What my daughter taught me about body shaming

Some of the most important things I’ve ever learned, I learned from my kids. They may not know that they are teaching me, but when my eyes are open and my heart is tuned toward their hearts, I learn. A lot.

A few months back, I was getting ready for summer. Yes, it’s Florida. I get ready for summer in approximately April. I went to Target to buy swimsuits for both kids (if I’m being honest every single thing my kids wear is from Target because I just don’t have the time or energy to shop anywhere else). Two swim trunks and two swim shirts for the boy. Done. No problem. But for my girl? It wasn’t so simple. I looked through the one-piece bathing suits, and I was stumped. She already has a 5T one-piece at home, but the legs and rear areas are way too big for her. She just can’t fill it out. But, she has a long torso, so she can’t wear a smaller size or the straps wouldn’t fit over her shoulders. I am not a fan of bikinis on little girls, so that wasn’t an option. I decided to wait and look elsewhere to find something that would fit her.

Over the next few weeks, I did what every Mom does when they have a parenting dilemma – I asked my friends. Whether we were on a playground pushing kids in the swings or getting fro-yo or simply dropping kids off at school, I shared this issue with my friends in hopes that they might have some ideas for me.

“I don’t know how to buy a bathing suit for her. She’s so skinny that nothing fits her,” I would say.

Or

“She’s so tiny that I’m afraid anything I buy will be too big.”

Or

“Avery’s a little Skinny Minnie. I don’t know where to buy a swimsuit that doesn’t fall off of her.”

In retrospect, I think I was saying those things a lot, and Avery was listening. I must have said something else about being skinny when we were home alone one day, and she began to wonder about it.

“Mom, how come it is okay for you to call me skinny, but it is not okay for me to call someone fat?” she asked.

I paused. “Uh oh. How do I answer this question,” I wondered. Like a good politician, I decided that if I didn’t know the right answer, I would simply continue to ask more questions.

“What do you mean? Does it bother you when I say you are skinny?” I asked.

“Yeah, sort of,” she said.

I was a little bit stumped. I did not understand how being called skinny could possibly ever be bothersome to anyone. I would love it if anyone in the world thought I was skinny. I would be thrilled if I had trouble finding bathing suits that fit me because I was too thin. I realized that I had to take a step back for a moment and try to see things from her point of view.

“Does it make you embarrassed if I’m talking to people about what you look like?” I asked.

“Yeah,” she said. “And you said that we are not supposed to say that people are fat because we are supposed to care about what’s on the inside, in their hearts, not what’s on the outside, so why are you talking about what’s on my outside?” she asked with sincere confusion.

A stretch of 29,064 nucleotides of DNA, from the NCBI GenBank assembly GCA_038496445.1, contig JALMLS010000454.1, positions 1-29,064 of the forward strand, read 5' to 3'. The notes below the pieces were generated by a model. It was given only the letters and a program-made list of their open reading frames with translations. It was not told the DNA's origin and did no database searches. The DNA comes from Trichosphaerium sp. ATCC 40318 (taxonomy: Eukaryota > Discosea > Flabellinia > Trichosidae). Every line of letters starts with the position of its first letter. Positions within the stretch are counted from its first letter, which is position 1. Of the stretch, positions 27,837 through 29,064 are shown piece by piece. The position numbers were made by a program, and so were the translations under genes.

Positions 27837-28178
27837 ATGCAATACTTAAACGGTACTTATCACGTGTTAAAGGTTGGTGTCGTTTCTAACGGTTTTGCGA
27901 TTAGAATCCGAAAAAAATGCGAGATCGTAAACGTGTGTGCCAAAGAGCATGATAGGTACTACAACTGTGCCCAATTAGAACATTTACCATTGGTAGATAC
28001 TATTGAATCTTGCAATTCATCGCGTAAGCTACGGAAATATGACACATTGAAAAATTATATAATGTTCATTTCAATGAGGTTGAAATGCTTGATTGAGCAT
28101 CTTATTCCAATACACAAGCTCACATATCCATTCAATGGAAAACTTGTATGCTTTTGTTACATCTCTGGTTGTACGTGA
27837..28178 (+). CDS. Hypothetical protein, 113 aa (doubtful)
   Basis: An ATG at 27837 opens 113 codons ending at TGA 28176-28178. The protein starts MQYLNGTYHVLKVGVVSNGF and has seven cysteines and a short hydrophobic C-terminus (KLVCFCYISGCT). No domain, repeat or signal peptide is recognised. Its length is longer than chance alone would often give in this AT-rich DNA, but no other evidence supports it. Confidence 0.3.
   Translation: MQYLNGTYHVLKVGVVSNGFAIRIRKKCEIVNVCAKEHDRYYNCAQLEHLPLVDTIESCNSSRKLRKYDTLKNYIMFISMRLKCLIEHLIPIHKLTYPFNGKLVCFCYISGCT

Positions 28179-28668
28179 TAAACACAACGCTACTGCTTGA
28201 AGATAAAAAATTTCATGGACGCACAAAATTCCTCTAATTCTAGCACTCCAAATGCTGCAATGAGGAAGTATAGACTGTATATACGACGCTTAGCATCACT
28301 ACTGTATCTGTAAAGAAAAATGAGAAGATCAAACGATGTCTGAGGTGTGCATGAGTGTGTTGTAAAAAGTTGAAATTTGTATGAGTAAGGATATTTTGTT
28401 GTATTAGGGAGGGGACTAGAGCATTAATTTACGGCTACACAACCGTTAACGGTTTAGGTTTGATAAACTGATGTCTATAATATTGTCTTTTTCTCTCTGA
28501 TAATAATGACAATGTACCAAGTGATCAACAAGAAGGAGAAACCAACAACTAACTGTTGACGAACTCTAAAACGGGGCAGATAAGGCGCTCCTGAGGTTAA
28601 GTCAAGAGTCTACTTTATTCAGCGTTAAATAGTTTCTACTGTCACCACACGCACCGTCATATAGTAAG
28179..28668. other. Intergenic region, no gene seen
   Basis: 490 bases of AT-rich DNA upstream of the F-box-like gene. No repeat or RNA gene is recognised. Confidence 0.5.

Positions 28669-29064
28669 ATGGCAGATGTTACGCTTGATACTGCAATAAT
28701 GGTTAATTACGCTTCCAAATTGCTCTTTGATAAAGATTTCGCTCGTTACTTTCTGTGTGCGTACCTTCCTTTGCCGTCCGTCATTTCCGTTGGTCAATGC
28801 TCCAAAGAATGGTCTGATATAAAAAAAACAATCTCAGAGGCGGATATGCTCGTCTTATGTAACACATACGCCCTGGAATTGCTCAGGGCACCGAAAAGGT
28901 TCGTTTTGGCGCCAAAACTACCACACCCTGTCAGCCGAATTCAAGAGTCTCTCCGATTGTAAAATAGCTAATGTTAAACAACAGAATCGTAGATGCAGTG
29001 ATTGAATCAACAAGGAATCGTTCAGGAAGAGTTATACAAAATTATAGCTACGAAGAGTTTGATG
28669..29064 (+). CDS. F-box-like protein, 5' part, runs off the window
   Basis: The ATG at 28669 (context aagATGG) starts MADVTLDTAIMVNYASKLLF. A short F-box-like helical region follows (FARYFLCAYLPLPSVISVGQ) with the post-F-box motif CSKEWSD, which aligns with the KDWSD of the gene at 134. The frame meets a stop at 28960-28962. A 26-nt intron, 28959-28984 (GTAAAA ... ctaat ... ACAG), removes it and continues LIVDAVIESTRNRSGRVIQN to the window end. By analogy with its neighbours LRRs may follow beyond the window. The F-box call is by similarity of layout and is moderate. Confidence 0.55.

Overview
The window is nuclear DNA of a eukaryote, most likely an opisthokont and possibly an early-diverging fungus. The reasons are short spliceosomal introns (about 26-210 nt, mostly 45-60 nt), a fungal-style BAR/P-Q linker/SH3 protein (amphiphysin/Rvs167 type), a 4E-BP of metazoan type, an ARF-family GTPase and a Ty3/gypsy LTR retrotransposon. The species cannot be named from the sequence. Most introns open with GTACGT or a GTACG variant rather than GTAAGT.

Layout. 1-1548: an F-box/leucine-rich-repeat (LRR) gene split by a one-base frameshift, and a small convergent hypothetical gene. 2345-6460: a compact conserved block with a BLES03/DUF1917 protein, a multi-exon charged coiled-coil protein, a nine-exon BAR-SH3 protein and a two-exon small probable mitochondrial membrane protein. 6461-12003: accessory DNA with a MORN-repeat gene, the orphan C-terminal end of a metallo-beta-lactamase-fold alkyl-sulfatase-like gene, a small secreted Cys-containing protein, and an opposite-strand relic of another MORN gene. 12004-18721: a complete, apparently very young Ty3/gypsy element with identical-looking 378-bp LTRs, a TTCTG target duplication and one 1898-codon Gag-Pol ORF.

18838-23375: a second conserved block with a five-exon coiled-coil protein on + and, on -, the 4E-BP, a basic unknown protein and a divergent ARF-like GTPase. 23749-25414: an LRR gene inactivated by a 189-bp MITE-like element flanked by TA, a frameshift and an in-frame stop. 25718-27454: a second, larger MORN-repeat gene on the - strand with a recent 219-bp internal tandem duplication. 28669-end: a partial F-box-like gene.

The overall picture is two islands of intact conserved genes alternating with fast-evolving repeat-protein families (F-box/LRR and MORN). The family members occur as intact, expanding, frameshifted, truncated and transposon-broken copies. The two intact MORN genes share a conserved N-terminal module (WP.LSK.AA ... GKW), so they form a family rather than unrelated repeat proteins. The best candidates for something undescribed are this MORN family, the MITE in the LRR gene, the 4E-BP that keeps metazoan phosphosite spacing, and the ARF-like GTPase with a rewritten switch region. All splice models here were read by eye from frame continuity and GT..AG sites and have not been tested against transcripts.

Yikes. An arrow through the heart. She was so right, and I had been so blind to it. I knew that if she had been overweight, I never would have talked about that to my friends. But somewhere deep down inside, I was actually kind of proud that she is thin (it’s sick, I know) so I talked about it a lot. With all of my own issues regarding weight and size and skinny and fat, I made myself feel a little better by talking about her, as if I’d achieved something of value because my kid tends to be on the thinner side.

“I’m sorry I embarrassed you,” I said. “Would you rather me just not talk about the way you look? Would that be better?” I asked.

“Yeah, that’s better,” she said.

I learned a really important lesson that day. Even though I didn’t say anything negative or hurtful, I was off-track. It’s not enough to simply keep your mouth shut when someone doesn’t meet our culture’s ideal body image and praise someone else when they do. If I heap praise on one body type and then quietly withhold my opinion about another, Avery will get the point. Kids are smart, and they pick up on even the subtlest of messages. She will know that secretly, one is good and the other is bad. She will know that she sure as heck better stick with the good one or she will risk losing my acceptance, and I would never ever want her to feel that way.

We never know what it is that someone may feel self-conscious about with their body. One man’s (or woman’s) compliment is another one’s shame. What Avery taught me is that I simply do not need to be making any sort of statements about how anyone looks or what size or shape their body is in. What we look like is not what makes a person who they are. Each of us is made up of a mind and soul as well as a body. Our minds and souls are who we are; our body is just where we live.

I want both of my children to know that they are loved and accepted, regardless of what body they reside in. Do we want to be healthy? Sure. Do we want to pursue a lifestyle that keeps our bodies going for years to come? Definitely. But they don’t need to be straddled with the baggage of a culture that tells them there’s only one good way to be.

Comments

  1. Susan says

    I can totally relate to this because I had the same conversation with my mom as a teenager. I was scrawny. My mom told me so, and that I needed to eat more. All the time. I asked her if she told my little sister if she was fat? (She was a bigger girl). She said no. I told her it was just as bad telling me how skinny I was.

Share Your Thoughts